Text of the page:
2019 literature review part 4: arthritis, sports injuries, and opioids
We distribute newsletters every week to educate you—our patients—on some of the most common injuries and conditions that we treat, and to explain why we always recommend seeing a physical therapist first when dealing with any type of pain. In working towards this goal, we also regularly summarize research studies that show how physical therapy typically leads to the best possible outcomes, and how it helps patients avoid surgery and other costly or unnecessary treatments in the process.
With the end of the year approaching, we’d like to look back at some of our favorite study summaries of 2019 in a four—part newsletter series with each one focusing on a different topic or region of the body. In part 4, we review research on physical therapy for arthritis and sports injuries, and how it compares to opioids for pain.
Arthritis is a term used to describe over 100 conditions involving inflammation of one or more joints, leading to pain and stiffness in those regions. It represents one of the most common causes of disability nationwide, as about 54 million Americans—or 23% of the population—currently have some type of arthritis. The majority of these individuals have osteoarthritis (OA), which occurs when protective cartilage in joints gradually wears away, but other forms of arthritis—like rheumatoid arthritis and juvenile arthritis—must also be recognized.
- Background: OA frequently affects the knees because they are weight—bearing joints that withstand significant loads from the rest of the body; exercise is generally regarded as one of the most effective treatments for these patients, but it’s not clear if delivering this through supervised physical therapy is necessarily better than self—instructed exercise
- How the study was conducted: researchers analyzed the results of an original study in which 159 patients with knee OA either completed physical therapy or followed an internet—based exercise training (IBET) program
- What the results showed: for the physical therapy group, a higher number of treatment sessions was associated with better overall outcomes for up to 12 months, and the greatest improvements were found in those who attended 6—8 sessions; for the IBET group, more frequent use of the website did not lead to any significant improvements for patients
- Take—home message: there appears to be a much better response to exercise treatments for knee OA when it’s guided by a physical therapist rather than led by online instructions, and more therapy visits leads to improved results; patients with this condition should therefore consult with a physical therapist to initiate an exercise therapy program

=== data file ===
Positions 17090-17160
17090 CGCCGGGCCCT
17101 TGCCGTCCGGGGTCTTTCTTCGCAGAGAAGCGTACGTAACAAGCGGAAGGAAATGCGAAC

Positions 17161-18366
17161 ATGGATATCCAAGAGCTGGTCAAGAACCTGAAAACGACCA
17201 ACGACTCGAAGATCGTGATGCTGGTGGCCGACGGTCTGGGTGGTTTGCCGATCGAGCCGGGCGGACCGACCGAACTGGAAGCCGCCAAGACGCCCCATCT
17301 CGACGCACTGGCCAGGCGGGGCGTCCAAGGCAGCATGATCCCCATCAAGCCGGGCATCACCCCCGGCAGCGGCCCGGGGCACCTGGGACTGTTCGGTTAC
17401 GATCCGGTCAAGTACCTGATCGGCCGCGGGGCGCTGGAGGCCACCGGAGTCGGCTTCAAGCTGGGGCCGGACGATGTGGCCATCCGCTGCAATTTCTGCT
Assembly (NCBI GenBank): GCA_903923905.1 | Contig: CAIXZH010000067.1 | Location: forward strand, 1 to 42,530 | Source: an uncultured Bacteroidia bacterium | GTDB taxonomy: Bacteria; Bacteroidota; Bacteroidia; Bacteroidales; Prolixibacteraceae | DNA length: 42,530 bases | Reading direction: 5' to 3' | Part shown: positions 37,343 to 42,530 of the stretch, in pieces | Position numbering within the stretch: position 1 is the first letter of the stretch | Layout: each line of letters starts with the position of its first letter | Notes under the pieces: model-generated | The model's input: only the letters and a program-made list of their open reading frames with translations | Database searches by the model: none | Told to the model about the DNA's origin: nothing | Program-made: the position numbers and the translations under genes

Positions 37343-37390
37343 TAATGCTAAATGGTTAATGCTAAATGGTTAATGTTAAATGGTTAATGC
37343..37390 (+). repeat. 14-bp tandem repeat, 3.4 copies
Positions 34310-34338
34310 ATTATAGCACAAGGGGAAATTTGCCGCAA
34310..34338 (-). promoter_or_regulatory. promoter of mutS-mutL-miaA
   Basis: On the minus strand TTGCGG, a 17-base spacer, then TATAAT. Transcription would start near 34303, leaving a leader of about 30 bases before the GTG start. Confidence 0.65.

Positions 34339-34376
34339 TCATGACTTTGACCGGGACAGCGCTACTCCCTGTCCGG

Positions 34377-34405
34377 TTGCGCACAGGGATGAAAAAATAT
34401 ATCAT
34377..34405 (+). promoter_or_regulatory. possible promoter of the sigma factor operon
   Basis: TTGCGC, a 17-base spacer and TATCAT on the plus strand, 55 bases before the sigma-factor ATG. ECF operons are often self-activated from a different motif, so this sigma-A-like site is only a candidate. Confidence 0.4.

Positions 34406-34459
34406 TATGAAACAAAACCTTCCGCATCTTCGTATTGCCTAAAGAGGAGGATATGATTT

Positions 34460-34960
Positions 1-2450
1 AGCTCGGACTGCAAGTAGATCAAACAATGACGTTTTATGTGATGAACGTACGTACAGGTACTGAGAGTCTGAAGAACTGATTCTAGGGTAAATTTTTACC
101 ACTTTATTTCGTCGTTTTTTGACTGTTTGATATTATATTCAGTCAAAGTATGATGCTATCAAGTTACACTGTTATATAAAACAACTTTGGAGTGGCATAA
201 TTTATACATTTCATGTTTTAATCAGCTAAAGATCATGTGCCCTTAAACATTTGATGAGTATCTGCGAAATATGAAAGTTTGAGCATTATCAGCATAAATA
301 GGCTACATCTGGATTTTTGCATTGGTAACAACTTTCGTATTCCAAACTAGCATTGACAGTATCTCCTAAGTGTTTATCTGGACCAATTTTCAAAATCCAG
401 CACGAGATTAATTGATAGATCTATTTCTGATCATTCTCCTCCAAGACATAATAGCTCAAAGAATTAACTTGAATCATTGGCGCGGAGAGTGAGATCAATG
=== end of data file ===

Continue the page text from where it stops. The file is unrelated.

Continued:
Although the rate varies widely from one sport to the next, all sports carry a certain risk for injury due to their physical toll from contact, collisions, and pushing the body too far. About 8.6 million sports— and recreation—related injuries occur each year, meaning that about 34 injuries occur for every 1,000 individuals participating in sports. Sports injuries are most common between the ages of 5—24, but they can occur in athletes of any age.
- Background: injuries to the hamstrings—a group of three muscles located in the back of the thigh—are extremely common in many sports; the Nordic hamstring exercise strengthens these muscles and may reduce the risk for injury in various sports, but more research is needed to clearly show this
- How the study was conducted: a systematic review and meta—analysis was conducted, which analyze the results of all available research on a topic; 15 studies were included, which evaluated programs in which the Nordic hamstring exercise was performed to prevent hamstring injuries
- Results: exercise programs that included the Nordic hamstring exercise significantly reduced the incidence of hamstring injuries by up to 51%, and the reduction was found in athletes participating in multiple sports and at different levels of competition
- Take—home message: regularly performing a single exercise in addition to movement—based techniques can help individuals avoid a hamstring injury in many sports; therefore, it’s recommended that athletes visit a physical therapist for an injury—prevention program that will help reduce their risk
Opioids are powerful pain—relieving medications that come with a high risk for overuse and abuse. Every day, about 130 Americans die from an opioid—related overdose, which is about 45,000 deaths related to opioids in 2017. Physical therapy is a much safer alternative to opioids for pain, and in many cases it can help patients avoid the need for a prescription altogether.
- Background: although physical therapy is commonly recommended for low back pain (LBP), many patients either receive after a delay or not at all, and others may be prescribed opioids for their pain instead
- How the study was conducted: a systematic review was conducted, which is a comprehensive study that interprets the findings from similar research on the same topic; 11 studies were included, all of which assessed the use of healthcare services—like opioids—in LBP patients that either received early physical therapy, physical therapy after a delay, or usual care (which didn’t include any physical therapy)
- What the results showed: early physical therapy was associated with reduced use of healthcare services compared to delayed physical therapy, as patients spent less on care and had a lower risk for being prescribed opioids, having advanced imaging tests, or visiting the emergency department
- Take—home message: since starting physical therapy early can help patients with LBP avoid opioids and spend less on their treatments compared to waiting or getting non—physical therapy treatments, individuals with this condition are advised to make an appointment with a physical therapist